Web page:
How Ping An went from a traditional insurer to become a tech giant
Howard Yu and Yunfei Feng explore the radical lessons from the transformation of the world’s most valuable insurance group.
Solid but slow-moving. This is how you might describe the business of global insurance. And that may be how China’s Ping An once was. Decades ago, it was an insurer selling life, property, and casualty insurance. Then it pivoted into banking and financial services.
Today, Ping An stands among the tech giants. Very rarely do incumbents double as technology disruptors. But Ping An launched a number of spin-offs, two of which have achieved unicorn status. It operates far beyond the boundaries of insurance and even finance itself. Taken as a whole, Ping An and its affiliates represent a new type of technology ecosystem. The most valuable insurance group worldwide, Ping An ranks 7th in the Forbes Global 2000 (a ranking of the world’s top 2,000 public companies).
Catching the wave
Peter Ma, the founder and Chairman of Ping An, observed the Internet economy had a ubiquitous quality to it. It affects the way people worked, lived, and played. Many CEOs, of course, would have arrived at a similar conclusion. But Ma followed up with his decision to invest aggressively in cloud computing. Jessica Tan, an MIT graduate, and former McKinsey partner, was tasked with moving all of Ping An’s IT systems to the cloud – and that happened more than 10 years ago.
“This was unthinkable at the time. ... but we moved 80% of our production systems to the cloud nonetheless,” said Tan. “It took time and it was a very painful process.” Tan later became Executive Director and Executive Vice President. She was also one of the three Co-CEOs under Ma.
That turns out to have been a critical step. Building its own cloud allowed Ping An to develop advanced data analytics. It is the sort of technology foundation that links up all its businesses. Since then, Ping An has invested 1% of its revenue, or about 10% of its profit, in research and development every year.
The 11 technology affiliates that Ping An incubated span across five verticals. They include financial services, health care, automobiles, real estate, and smart city infrastructure.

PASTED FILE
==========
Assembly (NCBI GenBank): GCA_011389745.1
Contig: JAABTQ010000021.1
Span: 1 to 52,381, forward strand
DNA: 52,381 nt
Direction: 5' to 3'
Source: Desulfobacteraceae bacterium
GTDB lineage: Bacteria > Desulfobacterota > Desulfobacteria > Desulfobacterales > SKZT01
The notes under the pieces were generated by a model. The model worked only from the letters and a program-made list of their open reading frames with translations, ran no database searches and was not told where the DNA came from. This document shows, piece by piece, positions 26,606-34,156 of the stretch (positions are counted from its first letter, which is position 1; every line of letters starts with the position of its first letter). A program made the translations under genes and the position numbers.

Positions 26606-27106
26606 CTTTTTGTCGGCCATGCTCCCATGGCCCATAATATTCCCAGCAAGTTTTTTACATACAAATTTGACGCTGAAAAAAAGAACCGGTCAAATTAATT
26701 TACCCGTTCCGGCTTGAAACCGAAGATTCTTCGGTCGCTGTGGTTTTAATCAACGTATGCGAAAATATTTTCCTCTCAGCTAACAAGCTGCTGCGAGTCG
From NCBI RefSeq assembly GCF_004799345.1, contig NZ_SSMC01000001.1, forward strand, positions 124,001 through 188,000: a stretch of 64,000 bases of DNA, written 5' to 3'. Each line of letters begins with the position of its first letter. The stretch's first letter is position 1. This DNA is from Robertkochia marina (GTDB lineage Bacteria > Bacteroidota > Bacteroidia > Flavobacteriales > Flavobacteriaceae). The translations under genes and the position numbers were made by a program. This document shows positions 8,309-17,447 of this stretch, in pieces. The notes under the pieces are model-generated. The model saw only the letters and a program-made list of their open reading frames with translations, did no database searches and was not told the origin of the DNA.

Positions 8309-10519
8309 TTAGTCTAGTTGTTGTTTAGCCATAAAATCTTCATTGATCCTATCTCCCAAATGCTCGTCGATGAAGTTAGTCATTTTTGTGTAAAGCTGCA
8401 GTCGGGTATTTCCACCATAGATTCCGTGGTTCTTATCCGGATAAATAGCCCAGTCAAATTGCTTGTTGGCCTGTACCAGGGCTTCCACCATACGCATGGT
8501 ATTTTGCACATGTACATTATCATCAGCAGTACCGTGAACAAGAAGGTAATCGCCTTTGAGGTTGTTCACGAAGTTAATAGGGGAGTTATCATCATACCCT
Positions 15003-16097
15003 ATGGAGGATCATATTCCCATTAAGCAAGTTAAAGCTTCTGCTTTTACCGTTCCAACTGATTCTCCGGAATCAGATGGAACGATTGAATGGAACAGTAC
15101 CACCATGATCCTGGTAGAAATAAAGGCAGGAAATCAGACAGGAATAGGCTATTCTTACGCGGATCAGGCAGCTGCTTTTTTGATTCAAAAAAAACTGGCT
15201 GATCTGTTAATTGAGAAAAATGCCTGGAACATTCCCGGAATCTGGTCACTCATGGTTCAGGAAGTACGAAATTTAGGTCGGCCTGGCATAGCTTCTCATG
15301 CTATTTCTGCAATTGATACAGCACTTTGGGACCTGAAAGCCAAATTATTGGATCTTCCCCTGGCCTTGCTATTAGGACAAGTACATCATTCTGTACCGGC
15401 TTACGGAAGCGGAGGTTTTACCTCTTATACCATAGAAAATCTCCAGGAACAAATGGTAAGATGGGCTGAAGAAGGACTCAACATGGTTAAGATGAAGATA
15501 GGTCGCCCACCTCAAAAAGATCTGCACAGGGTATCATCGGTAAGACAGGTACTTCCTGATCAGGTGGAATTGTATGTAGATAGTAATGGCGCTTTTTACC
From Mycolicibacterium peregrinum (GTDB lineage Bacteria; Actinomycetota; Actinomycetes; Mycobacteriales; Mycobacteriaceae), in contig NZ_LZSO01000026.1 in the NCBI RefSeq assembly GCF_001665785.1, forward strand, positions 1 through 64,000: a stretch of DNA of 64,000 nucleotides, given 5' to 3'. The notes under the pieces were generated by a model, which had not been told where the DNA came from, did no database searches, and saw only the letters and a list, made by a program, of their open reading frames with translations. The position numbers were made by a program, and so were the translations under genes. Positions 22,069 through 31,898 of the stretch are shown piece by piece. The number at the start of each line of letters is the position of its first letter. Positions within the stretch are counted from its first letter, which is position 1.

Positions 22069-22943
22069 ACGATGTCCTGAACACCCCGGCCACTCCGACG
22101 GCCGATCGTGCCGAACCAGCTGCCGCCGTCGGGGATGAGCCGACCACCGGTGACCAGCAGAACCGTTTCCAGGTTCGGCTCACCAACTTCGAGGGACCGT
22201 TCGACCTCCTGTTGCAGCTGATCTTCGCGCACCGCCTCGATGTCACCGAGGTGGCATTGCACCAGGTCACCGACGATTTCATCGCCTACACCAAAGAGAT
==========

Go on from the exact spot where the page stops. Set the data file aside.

Scaling up innovation and connecting with new partners
Innovation of this kind is typically expensive. Scaling up a new business requires major capital. OneConnect is an example. Once an in-house solution, OneConnect is now the world’s largest cloud-based platform in the financial sector. It provides end-to-end business solutions to banks – for example, facial recognition technology that verifies customers’ identities.
But a new business like OneConnect often fall behind profitability – and large companies measure success by financial performance – so the idea of OneConnect had not been universally accepted. It has consumed some $7 billion in technology investment since 2008. Big visions are expensive; OneConnect represented an intractable dilemma.
Ping An therefore routinely brings in outside investors in the early stages of its startups. In the case of OneConnect, it was SoftBank’s Vision Fund that injected $650 million into a Series A investment round in February 2018. This reduced capital constraints and lowered the investment risk in Ping An. It also put the valuation benchmark on the startups themselves. This, in turn, allows Ping An to be more patient for profits.
In 2019, OneConnect was listed on the New York Stock Exchange, giving the company a valuation of $7bil. As of 30 June 2020, OneConnect had served virtually all of China’s major banks. That includes 99% of the commercial banks and 53% of its insurance companies.
The Fast Move Faster
Ping An’s ecosystem also helped it gain an advantage during the COVID-19 pandemic. Its life insurance business has been hit significantly. But more than 30 banks have turned to OneConnect for digital service. Meanwhile, the registered users on Ping An Good Doctors have also surged.
“Many CEOs of publicly listed companies are governed by the quarterly earnings cycle. Very few are willing to invest unless immediate payback and near-term returns are guaranteed,” observed Tan. “They can start now. But they will need a long time to catch up. And by that time, we will be further ahead. We will continue to invest.”
If this sounds radical, it is. In the future, there will be no leading financial institute. What’s left are leading technology institutes that happen to work in finance.
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